#14 - Right Wing - Los Angeles Kings
Born: October 4th. 1981 (Age 32)
|Assets||Loves to take the puck wide on defenders. Owns an accurate shot. Has good quickness in small areas. Gritty and elusive, he's quite efficient at maneuvering in traffic areas. He also possesses sound defensive skills.|
|Flaws||Lacks strength and is significantly prone to injury, though his luck has improved over the years on the injury front. Not an especially fast skater, he needs to avoid taking lazy stick penalties--he must always move his feet.|
|Career Potential||Quality veteran scoring winger.
(Assets, Flaws and Career Potential via The Hockey News player page)
|Regular Season||GP||G||A||P||CF%||CF% Rel||SOG||SH%||TOI/G|
2013-14 Justin Williams Shot Location Heat Map (via Sporting Charts):
2013-14 Kings Player Usage Chart (via Hockey Abstract):
Why you should know who he is: While Anze Kopitar is the straw that stirs the drink for the Kings up front, Justin Williams is right there with him. He isn't the fastest or flashiest player but he just might be the smartest; Williams rarely makes mistakes with or without the puck and the end result is him or one of his teammates having the puck on their stick the majority of the time he spends on the ice. From 2009 to 2013, no forward in the NHL saw their club earn a greater proportion of on-ice 5-on-5 shot attempts than Williams. He's a puck possession demigod and isn't bad offensively either; over that same span, only 32 forwards in the league averaged more 5-on-5 points per 60 minutes. If he was at all a threat on the power play, Williams would probably get his due as one of the most effective two-way forwards in hockey. It isn't a coincidence the Kings made the playoffs for the first time in eight years during Williams' first full season in L.A.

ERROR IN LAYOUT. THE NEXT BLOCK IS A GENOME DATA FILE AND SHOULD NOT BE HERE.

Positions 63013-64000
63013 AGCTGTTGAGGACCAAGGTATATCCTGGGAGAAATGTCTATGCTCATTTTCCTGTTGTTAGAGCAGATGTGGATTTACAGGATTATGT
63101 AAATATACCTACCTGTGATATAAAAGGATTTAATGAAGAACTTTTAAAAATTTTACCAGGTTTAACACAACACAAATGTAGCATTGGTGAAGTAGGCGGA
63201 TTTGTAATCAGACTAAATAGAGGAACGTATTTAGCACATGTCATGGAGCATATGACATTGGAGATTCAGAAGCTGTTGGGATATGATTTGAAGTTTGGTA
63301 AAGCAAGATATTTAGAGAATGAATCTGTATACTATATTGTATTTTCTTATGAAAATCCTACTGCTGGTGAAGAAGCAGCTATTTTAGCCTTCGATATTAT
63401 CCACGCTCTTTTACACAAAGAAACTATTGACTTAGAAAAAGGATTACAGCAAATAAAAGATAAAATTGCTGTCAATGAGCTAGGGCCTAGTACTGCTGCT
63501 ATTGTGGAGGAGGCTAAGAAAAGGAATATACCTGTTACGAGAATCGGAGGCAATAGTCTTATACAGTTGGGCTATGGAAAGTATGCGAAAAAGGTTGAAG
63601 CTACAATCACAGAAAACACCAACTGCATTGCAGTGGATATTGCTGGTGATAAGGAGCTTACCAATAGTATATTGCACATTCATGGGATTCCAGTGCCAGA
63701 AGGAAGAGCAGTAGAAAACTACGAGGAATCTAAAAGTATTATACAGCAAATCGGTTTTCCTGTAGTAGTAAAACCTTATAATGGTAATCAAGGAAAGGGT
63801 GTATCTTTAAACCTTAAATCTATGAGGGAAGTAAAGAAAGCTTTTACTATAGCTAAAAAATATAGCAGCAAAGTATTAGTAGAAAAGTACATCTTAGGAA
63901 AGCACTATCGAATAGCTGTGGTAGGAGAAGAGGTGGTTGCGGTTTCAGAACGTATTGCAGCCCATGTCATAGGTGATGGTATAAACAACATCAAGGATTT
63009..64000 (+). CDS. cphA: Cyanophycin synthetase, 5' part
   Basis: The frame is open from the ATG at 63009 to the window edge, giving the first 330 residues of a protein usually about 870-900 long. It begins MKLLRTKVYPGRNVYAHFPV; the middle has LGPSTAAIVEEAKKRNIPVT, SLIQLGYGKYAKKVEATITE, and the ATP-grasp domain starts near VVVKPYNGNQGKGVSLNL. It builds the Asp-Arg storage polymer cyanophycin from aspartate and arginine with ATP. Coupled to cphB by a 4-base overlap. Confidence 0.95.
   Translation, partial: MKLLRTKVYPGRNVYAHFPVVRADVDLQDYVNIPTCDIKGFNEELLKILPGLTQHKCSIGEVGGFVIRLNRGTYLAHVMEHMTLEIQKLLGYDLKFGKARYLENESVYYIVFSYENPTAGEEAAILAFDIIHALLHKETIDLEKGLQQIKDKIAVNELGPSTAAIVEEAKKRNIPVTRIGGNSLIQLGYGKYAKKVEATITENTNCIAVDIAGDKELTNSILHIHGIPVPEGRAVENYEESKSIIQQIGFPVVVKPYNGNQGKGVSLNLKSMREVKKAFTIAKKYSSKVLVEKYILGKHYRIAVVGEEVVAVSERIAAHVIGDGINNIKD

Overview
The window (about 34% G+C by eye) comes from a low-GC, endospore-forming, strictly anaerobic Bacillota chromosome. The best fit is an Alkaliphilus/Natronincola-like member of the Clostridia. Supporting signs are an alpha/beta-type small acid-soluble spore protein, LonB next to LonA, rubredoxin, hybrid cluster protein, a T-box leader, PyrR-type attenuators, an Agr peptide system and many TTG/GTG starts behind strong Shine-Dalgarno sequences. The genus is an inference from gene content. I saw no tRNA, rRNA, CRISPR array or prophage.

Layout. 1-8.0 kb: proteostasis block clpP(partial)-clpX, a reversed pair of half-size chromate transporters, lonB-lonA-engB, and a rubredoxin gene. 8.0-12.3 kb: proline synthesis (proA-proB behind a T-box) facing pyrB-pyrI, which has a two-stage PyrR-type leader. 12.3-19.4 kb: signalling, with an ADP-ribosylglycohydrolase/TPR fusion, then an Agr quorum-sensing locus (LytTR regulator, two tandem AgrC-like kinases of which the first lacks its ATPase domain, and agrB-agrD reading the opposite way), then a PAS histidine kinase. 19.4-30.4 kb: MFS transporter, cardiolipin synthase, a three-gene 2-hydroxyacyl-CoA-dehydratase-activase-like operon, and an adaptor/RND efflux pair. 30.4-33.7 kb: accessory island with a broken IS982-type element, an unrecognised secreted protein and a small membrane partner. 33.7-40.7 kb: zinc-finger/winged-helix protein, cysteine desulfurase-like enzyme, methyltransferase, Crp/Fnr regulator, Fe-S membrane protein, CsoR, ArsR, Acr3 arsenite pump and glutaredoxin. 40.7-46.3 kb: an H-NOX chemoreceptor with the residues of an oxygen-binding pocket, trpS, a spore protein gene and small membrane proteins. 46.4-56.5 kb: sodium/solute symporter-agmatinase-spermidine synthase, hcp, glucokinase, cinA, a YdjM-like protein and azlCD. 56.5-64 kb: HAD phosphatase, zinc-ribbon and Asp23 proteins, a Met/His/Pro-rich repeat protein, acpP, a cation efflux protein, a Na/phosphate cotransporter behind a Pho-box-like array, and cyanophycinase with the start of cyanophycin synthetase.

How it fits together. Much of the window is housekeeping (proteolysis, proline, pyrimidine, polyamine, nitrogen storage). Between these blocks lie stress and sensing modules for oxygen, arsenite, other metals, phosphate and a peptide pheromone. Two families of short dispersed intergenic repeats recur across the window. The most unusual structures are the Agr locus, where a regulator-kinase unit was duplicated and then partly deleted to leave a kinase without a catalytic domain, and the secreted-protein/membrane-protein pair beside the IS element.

Williams currently skates on the Kings' top line with Kopitar and trade deadline acquisition Marian Gaborik and they've been deadly together; with that trio on the ice, L.A. has outscored opponents 13-6 and outshot them (including misses and blocks) 232-141. Ultimately, you should already know who Williams is unless you were able to successfully scrub last year's seven-game series between the Sharks and Kings from your memory (in which case, congratulations!); he was the one who ended San Jose's playoff hopes with both L.A. goals in the deciding contest.
How the Sharks can stop him: Especially when Drew Doughty isn't on the ice, Williams is critical to the Kings' breakout. He's a master at creating a slight delay against forechecking pressure that opens up passing lanes into the neutral zone to ensure one of his linemates can carry the puck in the right direction. The Sharks need to be aggressive in denying Williams time and space to execute controlled breakouts from the defensive zone, primarily by instructing defensemen to pinch in order to keep loose pucks in their attacking end as the San Jose blueline has done with success all season.
Also, the knock on Williams earlier in his career—and the reason Dean Lombardi was able to acquire him from Carolina for pennies on the dollar at the 2008 trade deadline—was that he couldn't stay healthy. He hasn't missed a game since 2011 so that hardly applies anymore but the Sharks could certainly stand to be as physical against him as possible; they'll have ample opportunity to do so as, when Williams is on the ice, he usually has the puck. As much as I'll be cringing every time Brad Stuart is on the ice against him (mostly because that will also mean Brad Stuart is on the ice against Anze Kopitar) the veteran defenseman provided a pretty good blueprint for how to handle Williams last spring: